Plagiarism is never tolerated. But for poet Kenneth Goldsmith, it is always on the tip of his tongue.
“You should go steal questions from other interviews,” Goldsmith said. “I’ve got a thousand interviews online. Seriously, take the best one, and put your name on it.”
It’s not the most common advice, especially from a college professor, but in Goldsmith’s class at the University of Pennsylvania, students are directed to transcribe, plagiarize, thieve and appropriate, all in the name of learning to write.
And his works are no different.
“The old type of creativity really isn’t very interesting,” Goldsmith said. “So by being uncreative, you form a new type of creativity.”
“His approach to teaching is completely bizarre and pisses a lot of people off, including his students,” said Nick Salvatore, one of Goldsmith’s former students. “But by the end, everybody is really happy with it.”
Goldsmith has made a life’s work out of representing the familiar in an unfamiliar context. His wardrobe is no exception.
Goldsmith’s handmade dark purple dress suit is covered with faintly colored hydrangeas. The ensemble matches his bright purple tie, striped purple shirt and purple fedora hat.
“I got into a fight with a couch, and I won,” Goldsmith said.
He’s just finished reciting a police interview and singing misunderstood lyrics at Temple University Center City campus as part of the university’s Poets & Writers series. It’s all part of the process he calls “uncreative writing.”
“If you look around at what’s held up as creative, most of the time it really isn’t,” Goldsmith said. “I don’t want to be that. I wasn’t always uncreative. I tried to be creative like everyone else. I failed. But it’s the failures that make things happen.”
And things have certainly happened.
Goldsmith is the author of 10 books of poetry. His most recent work is unofficially titled American Trilogy. It consists of “The Weather, Traffic and Sports,” which are respective transcriptions of a year’s worth of radio weather reports, a 24-hour traffic cycle and the radio broadcast of a Yankees game with the ads included.
Other works include a transcription of every word he spoke over the span of a week, every move he made throughout a 24-hour period and the retyping of every character from an August edition of the New York Times into a 900-page book.
“I write horrible boring books. No one should ever read them,” Goldsmith said.
He commonly refers to his following as a “thinker-ship” rather than a readership.
“Goldsmith takes the mundane and exemplifies the absurdity of language in certain contexts,” said Jackee Sadicario, a junior English and psychology major. “You never know how rhythmic the language of the weather reports are until you hear them chanted out loud.”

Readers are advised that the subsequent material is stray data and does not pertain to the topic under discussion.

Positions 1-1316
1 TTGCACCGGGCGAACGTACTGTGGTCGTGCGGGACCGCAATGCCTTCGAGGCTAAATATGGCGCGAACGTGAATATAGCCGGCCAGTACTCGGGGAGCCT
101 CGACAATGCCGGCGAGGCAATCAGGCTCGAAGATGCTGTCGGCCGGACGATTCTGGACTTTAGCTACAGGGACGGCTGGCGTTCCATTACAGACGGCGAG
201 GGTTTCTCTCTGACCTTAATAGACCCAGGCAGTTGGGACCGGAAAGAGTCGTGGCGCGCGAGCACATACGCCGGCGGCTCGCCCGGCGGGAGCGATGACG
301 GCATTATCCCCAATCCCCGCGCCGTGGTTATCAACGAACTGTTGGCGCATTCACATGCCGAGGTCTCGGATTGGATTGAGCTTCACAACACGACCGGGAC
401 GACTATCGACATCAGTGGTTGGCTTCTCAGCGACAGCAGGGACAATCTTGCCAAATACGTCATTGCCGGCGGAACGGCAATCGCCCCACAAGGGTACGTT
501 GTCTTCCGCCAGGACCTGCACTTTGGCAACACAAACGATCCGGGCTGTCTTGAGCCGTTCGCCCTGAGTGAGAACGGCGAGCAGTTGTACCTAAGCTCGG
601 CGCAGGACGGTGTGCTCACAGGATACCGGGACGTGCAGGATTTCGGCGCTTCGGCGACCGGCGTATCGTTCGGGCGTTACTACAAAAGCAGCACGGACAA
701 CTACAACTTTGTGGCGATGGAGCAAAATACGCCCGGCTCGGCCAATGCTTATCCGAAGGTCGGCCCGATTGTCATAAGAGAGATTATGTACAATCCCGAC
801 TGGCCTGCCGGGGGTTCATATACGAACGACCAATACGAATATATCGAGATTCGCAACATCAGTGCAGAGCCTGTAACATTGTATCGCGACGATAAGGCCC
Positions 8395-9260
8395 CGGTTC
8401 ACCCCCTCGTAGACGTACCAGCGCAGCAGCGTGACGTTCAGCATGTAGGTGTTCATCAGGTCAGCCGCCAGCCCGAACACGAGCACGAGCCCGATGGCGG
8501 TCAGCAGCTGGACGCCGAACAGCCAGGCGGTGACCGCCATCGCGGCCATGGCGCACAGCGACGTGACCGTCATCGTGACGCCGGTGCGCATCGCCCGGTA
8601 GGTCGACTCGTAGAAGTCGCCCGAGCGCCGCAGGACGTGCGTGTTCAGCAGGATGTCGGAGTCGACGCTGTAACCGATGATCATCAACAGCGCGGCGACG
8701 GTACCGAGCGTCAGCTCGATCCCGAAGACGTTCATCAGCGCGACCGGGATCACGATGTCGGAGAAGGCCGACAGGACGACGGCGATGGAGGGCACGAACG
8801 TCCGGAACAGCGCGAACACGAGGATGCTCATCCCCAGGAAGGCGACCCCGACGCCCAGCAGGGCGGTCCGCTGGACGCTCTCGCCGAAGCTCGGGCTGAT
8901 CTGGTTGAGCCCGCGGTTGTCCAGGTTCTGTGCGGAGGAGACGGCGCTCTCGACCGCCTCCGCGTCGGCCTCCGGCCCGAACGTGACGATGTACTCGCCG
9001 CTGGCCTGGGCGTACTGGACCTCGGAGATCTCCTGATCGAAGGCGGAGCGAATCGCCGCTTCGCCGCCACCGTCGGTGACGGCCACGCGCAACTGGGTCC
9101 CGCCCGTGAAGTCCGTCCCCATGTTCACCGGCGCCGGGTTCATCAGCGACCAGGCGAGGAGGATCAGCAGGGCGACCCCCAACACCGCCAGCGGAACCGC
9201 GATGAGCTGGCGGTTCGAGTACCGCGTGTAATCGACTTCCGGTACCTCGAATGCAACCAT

“Language is always poetic. We try too hard as writers,” Goldsmith said. “Who doesn’t understand a newspaper? Who doesn’t understand a ball game? They’re the dumbest things in the world. Everyone understands these things. They may wonder why, but they’ll understand the words.”
For those still unsure of how a traffic report could be transformed into poetry, Goldsmith broke it down even further.
“It takes regular language, and you hear it in a new way,” he said. “You hear the poetry in the everyday. “
“Initially, I found his work jarring,” Sadicario said, “but after a while, the rhythm of the traffic reports, the familiarity and repetition of the language becomes its own poetic device.”
When he’s not stealing others’ words, Goldsmith works on his other projects. Goldsmith is the founding editor of UbuWeb, an online archive of all things avant-garde. He is also the host of a weekly radio show on New York City’s WFMU-FM and a senior editor of PennSound, an online poetry archive.
“Look how easy it is to make a mark in literature,” Goldsmith said. “It’s a pathetic field we’re in.”
Yet the poet’s outlooks aren’t completely negative.
“There’s a new set of questions the next generation has to answer,” Goldsmith said. “You have to become a living, walking database for the language around you.
“It’s a beautiful problem to have, but you have to ask real questions about language. Dive into it, accept it, embrace it. Don’t try to be original – try to manage the language in an original way.”
“I’m through the hardcore uncreative phase,” Goldsmith said. “I could retype the world, but I don’t want to. I want things that are moving, exciting. I’m interested in the drama.”
Uncreative Writing, a book of Goldsmith’s own critical essays, is due from Columbia University Press later this year.
Jonathan Viguers can be reached at firstname.lastname@example.org.